49. ^ Bossart, Marco Kauffmann (21 February 2018). "Rumäniens Justiz im Belagerungszustand". Neue Zürcher Zeitung (in German). Retrieved 17 October 2019.
  50. ^ Melenciuc, Sorin (30 May 2018). "BR Analysis. Money to spend only on wages and pensions? Romania's social spending enters danger zone above 60 pct of total budget, limiting room for response in case of economic downturn". Business Review. Retrieved 17 October 2019.
  51. ^ "2018 budget: Romania's Govt. plans to increase spending by 12% next year". Romania Insider. 4 December 2017. Retrieved 17 October 2019.
  52. ^ Hegedüs, Daniel (2 December 2019). "Loss for Romania's Social Democrats Is a Win for Europe's Left". Balkan Insight. Retrieved 17 October 2021.
  53. ^ a b Poenaru, Florin (2017). Locuri comune: clasă, anticomunism, stânga. Editura Tact. ISBN 978-606-8437-84-2. apud Cistelecan, Alex (29 May 2017). "Materialismul evanescent". (in Romanian). Retrieved 4 December 2018.
  54. ^ Pleșu, Andrei; Pătrășconiu, Cristian (31 August 2010). "Orice doctrină devine periculoasă când se transformă în ideologie". Revista 22 PLUS (in Romanian) (301). Retrieved 17 October 2019.
  55. ^ "Ion Cristoiu: Iohannis a impus o atitudine de ură faţă de Biserică pentru a câştiga din electoratul USRPLUS".
  56. ^ "La Roumanie sur la voie de la Hongrie et de la Pologne". Le 31 December 2018.
  57. ^
  58. ^
  59. ^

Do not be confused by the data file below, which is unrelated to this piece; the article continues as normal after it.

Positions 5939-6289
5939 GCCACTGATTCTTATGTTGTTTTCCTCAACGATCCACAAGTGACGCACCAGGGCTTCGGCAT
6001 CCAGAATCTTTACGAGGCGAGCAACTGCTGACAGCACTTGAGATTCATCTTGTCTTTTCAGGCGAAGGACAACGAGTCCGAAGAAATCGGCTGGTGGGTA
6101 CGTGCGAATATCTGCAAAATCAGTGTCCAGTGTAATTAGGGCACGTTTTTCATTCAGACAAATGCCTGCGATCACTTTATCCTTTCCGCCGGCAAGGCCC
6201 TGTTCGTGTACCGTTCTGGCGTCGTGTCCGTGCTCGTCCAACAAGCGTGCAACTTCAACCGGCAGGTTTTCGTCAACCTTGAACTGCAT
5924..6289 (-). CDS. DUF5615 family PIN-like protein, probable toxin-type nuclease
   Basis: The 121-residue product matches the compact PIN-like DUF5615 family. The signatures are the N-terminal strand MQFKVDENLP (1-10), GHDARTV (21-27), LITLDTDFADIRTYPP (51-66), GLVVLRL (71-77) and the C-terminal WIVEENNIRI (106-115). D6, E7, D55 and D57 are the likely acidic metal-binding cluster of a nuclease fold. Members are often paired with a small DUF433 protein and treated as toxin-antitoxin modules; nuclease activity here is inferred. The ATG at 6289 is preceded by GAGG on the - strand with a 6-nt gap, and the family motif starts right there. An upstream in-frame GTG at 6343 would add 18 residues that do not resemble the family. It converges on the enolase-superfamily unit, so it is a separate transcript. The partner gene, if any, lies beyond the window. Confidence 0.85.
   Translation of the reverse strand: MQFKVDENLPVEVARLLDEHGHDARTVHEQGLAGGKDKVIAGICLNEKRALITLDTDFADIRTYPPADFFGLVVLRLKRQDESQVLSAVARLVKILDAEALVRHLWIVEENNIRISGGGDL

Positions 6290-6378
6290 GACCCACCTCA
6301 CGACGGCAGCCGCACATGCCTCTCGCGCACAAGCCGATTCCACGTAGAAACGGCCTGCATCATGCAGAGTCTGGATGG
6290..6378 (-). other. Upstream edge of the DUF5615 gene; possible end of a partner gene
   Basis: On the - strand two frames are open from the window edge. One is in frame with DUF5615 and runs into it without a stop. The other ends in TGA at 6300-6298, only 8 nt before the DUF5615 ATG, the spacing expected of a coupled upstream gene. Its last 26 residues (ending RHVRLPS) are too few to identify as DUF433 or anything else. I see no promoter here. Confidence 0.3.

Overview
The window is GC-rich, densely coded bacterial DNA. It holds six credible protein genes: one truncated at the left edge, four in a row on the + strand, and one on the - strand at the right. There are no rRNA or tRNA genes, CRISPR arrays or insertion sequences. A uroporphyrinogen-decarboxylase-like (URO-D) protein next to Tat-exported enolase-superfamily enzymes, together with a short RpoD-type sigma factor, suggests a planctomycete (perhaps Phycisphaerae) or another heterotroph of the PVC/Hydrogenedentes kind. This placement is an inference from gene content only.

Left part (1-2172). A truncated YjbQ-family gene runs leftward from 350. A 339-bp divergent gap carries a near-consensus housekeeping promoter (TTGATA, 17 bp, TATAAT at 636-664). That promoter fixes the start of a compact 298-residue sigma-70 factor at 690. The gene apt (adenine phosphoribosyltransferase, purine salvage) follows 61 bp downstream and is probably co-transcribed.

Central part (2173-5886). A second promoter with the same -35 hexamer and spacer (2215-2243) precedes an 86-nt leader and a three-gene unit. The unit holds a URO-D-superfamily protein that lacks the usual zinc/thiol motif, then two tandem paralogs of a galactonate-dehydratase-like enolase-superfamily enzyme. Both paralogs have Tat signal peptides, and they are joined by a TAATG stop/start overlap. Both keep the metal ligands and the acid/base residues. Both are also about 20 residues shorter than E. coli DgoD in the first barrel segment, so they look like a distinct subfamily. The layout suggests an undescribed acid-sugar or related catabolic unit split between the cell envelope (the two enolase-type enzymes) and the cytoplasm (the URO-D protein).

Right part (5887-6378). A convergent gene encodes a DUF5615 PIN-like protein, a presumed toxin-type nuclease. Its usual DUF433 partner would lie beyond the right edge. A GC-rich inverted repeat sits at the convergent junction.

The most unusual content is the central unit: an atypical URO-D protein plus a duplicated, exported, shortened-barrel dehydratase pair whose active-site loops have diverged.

60. ^
  61. ^
  62. ^
  63. ^ Mihăilescu, Robert (3 December 2009). "Ion Caramitru demisioneaza din conducerea PNTCD: Sefii PSD, fosti nomenclaturisti sau copiii lor, sunt tarati de originea comunista. Nu cred in moartea comunismului prin comunisti". HotNewsRo. Retrieved 10 June 2015.
  64. ^ "Romania ex-leader in 1990 deaths case". BBC News. 21 October 2015. Retrieved 17 October 2019.
  65. ^ "Alarming attempts to undermine Romanian democracy - Nobbling the nobblers". The Economist. 8 February 2018. Retrieved 17 October 2019.
  66. ^ Ilie, Luiza (10 May 2018). "Bucharest court acquits former Romanian PM in graft case". Reuters. Retrieved 17 October 2019.
  67. ^ "Adrian Nastase s-a autosuspendat din conducerea PSD". HotNewsRo. 16 January 2006. Retrieved 10 June 2015.
  68. ^ Banches, Ovidiu (17 August 2005). "Geoana, stenogramele si reformarea PSD". 9AM. Retrieved 10 June 2015.
  69. ^ Shafir, Michael (2004), "Memories, Memorials and Membership: Romanian Utilitarian Anti-Semitism and Marshal Antonescu", Romania Since 1989: Politics, Economics, and Society, Lexington Books, p. 71
  70. ^ "Romanian MP stirs outcry with Holocaust comment". European Jewish Press. 7 March 2012. Archived from the original on 8 March 2012. Retrieved 7 March 2012.
  71. ^ "'Elie Wiesel' Institute in Romania criticizes Senator Sova for statements made on a TV channel". Retrieved 7 March 2012.[permanent dead link]
  72. ^ "Sozi-Chef Ponta enthebt Parteisprecher Sova zeitweilig des Amtes wegen Holocaust-Leugnung" (in German). Retrieved 7 March 2012.[permanent dead link]
  73. ^ "Romania: Proposed reforms could undermine independence of judges and prosecutors according to Venice Commission". 13 July 2018. Archived from the original on 19 July 2018. Retrieved 17 October 2019.
  74. ^ Carmen Paun (22 January 2017). "Romanians protest government plan to commute sentences". Politico.
  75. ^ Ilie, Luiza (10 February 2017). "'We see you' – Romanian activists become potent political force". Reuters. Retrieved 24 October 2021.

External links

This page was last edited on 2 December 2021, at 13:35
Basis of this page is in Wikipedia. Text is available under the CC BY-SA 3.0 Unported License. Non-text media are available under their specified licenses. Wikipedia® is a registered trademark of the Wikimedia Foundation, Inc. WIKI 2 is an independent company and has no affiliation with Wikimedia Foundation.